A typical breakfast in our house starts with milk. There are three types of milk sold in Greece: canned non-sweetened evaporated milk, UHT milk and fresh pasteurised milk, the only one needing refrigeration. We use only fresh milk; anyone who has tasted the canned variety will tell you that it does not taste like real milk and is clearly discernible in a milk-based drink.Every day, we need, on average, a litre of milk among the four of us. Greece has the most expensive price tag for milk in the European Union. We need to spend more than one euro a day on our fresh milk needs; in a country where most people do not make much more than 1000 euro, this is a lot of money.

I used to have some of that milk in my cup of coffee in the mornings when I wasn't working. A sit-down breakfast was out of the question: cooking for the whole family means I am always sampling the meals, so I am always eating something most of the day. Now that I am in an office environment twenty hours a week, I realised I'd be drinking coffee all day if I had one at home; as for needing energy during my working hours, most of the time I am sitting down in an office with plenty of food available, in a food-based environment. So I don't have breakfast at home any more; I simply make it for the children.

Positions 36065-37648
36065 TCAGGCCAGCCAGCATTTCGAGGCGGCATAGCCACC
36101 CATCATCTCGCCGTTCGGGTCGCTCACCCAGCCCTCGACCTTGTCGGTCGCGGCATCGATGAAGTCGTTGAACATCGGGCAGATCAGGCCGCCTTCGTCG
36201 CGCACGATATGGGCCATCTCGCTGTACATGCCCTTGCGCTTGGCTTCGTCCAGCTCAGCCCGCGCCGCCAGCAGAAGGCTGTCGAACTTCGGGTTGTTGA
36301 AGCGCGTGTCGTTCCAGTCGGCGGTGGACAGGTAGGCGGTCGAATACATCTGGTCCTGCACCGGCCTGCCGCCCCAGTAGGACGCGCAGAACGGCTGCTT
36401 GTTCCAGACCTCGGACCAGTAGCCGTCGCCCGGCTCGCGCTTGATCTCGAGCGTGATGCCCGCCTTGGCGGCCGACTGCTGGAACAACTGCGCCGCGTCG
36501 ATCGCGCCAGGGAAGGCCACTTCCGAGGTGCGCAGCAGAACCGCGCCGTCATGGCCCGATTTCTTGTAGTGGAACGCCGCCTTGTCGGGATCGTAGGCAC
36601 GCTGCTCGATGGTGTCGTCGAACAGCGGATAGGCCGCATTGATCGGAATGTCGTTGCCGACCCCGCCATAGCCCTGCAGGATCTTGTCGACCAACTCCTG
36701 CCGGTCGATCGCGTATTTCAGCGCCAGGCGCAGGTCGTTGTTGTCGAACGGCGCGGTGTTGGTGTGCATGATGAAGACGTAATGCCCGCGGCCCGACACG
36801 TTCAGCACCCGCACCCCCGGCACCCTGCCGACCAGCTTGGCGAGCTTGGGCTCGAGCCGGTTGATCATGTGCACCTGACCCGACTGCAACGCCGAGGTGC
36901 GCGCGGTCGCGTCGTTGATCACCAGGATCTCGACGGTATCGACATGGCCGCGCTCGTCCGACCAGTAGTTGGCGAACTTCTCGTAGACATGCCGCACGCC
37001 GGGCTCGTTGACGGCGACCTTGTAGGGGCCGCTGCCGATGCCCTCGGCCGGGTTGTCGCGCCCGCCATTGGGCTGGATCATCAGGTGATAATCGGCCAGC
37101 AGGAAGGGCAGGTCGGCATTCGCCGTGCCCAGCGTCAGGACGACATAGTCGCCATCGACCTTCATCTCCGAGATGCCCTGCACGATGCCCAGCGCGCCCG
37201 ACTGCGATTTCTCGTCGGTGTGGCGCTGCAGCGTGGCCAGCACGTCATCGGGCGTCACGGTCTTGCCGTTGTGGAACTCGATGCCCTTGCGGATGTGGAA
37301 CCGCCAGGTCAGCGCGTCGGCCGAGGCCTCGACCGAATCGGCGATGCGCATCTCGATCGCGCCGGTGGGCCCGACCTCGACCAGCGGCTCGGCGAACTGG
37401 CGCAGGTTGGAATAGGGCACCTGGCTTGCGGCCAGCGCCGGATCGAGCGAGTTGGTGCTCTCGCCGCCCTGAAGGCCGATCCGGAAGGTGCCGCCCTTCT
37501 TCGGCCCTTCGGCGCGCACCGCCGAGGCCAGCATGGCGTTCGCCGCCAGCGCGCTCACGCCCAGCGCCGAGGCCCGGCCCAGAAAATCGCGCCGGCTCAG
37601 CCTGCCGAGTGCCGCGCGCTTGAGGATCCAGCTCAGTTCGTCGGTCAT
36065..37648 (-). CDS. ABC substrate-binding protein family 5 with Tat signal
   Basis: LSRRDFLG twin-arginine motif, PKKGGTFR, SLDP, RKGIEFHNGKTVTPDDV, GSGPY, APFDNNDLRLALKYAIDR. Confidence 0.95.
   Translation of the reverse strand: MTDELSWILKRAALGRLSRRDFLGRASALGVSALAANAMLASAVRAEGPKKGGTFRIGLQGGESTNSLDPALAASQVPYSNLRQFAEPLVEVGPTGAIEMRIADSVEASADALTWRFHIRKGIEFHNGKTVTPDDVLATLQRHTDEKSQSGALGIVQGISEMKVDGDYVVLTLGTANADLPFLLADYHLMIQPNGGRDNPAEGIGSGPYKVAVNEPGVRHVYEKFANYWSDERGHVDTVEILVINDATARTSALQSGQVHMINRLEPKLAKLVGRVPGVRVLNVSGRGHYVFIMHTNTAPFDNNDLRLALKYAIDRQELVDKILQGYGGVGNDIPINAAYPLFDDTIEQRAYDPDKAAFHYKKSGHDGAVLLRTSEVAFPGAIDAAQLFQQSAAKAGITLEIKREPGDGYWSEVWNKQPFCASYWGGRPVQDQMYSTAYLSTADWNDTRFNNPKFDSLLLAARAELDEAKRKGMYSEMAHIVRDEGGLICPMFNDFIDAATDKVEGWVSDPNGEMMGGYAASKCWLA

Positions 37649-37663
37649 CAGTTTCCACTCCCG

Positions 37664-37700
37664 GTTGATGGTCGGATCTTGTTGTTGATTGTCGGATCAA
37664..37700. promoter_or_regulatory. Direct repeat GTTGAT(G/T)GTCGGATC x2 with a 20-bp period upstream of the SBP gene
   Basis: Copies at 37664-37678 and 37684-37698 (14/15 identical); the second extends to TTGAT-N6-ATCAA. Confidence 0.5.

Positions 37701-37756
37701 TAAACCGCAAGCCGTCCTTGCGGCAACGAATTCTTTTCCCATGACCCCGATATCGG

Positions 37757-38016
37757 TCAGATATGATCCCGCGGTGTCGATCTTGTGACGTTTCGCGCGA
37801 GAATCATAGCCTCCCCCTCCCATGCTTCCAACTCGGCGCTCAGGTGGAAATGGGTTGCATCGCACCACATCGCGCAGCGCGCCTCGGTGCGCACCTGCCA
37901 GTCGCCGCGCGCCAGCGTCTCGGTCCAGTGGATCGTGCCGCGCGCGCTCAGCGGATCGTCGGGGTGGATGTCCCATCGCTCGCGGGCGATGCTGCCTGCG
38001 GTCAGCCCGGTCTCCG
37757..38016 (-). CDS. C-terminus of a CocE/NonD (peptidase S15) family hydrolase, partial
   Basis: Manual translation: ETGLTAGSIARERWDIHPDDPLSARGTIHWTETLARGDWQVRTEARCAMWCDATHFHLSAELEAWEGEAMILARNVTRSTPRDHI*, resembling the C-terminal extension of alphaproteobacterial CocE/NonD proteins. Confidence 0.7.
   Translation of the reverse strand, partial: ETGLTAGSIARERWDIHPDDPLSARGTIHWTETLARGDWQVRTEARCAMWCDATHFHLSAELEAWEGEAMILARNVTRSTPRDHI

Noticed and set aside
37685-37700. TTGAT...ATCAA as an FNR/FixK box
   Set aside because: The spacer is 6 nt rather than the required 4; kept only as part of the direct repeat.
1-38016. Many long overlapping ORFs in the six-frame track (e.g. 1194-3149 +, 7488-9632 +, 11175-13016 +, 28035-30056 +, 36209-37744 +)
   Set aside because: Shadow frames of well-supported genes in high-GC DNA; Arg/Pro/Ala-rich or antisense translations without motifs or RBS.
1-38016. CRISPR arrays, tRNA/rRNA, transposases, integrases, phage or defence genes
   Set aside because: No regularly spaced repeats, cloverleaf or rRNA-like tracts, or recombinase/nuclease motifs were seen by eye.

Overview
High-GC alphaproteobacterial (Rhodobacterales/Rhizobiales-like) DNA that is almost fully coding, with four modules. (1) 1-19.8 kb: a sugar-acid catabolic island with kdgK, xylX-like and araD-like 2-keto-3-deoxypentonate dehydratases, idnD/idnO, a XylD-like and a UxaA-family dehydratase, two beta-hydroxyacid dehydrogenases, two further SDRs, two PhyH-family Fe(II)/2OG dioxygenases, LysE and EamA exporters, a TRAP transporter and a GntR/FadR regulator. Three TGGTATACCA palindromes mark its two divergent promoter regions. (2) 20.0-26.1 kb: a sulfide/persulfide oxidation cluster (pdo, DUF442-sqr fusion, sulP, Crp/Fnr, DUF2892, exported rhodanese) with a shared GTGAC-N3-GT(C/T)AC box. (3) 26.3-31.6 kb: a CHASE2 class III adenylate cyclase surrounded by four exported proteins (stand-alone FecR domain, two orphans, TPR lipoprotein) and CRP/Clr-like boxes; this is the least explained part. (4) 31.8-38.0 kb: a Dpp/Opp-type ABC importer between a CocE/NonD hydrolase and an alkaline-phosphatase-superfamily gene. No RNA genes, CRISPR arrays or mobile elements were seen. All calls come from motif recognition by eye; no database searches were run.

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Recently, I had to go into work quite early, to drop off a student's thesis which I had proof-read, so that they could submit it on time before their deadline. I caught the students in their breakfast hour before lessons began. It was the first time in a long while that I was able to enjoy a proper sit-down full breakfast, not prepared by myself. It was the most enjoyable breakfast I had had in a long time.

maich breakfast

MAICh students are graduates from all over the Mediterranean region: this includes Europe, the Middle East and North Africa. There has been an increase in the number of students coming from the rest of Europe, especially since the European expansion. They stay at MAICh on full scholarships, sponsored by CIHAEM, a European organisation involved in agriculture. They stay in accommodation provided on campus and the restaurant provides meal for them for breakfast, lunch and dinner. In a summer resort town where foreigners are viewed in two groups (either they are economic migrants, or they are summer tourists), MAICh provides a rare opportunity for the local community to see foreign people as part of an organised international community.

Breakfast offers a huge variety of both traditional and local specialties. Various types of cereals, a range of jams and spreads, fresh bread baked on the premises, tea and coffee, as well as milk and orange juice, compose classic breakfast favorites all over the world, standard hotel fare, also found at MAICh. But the best part of a breakfast at MAICh is the Cretan breakfast menu: bread baked on the premises, olives, fresh tomato slices, boiled eggs, soft curd cheese (mizithra), yoghurt, mountain tea, fresh fruit, honey and rusks. What more could a student want? Better than Tiffany's, if you ask me.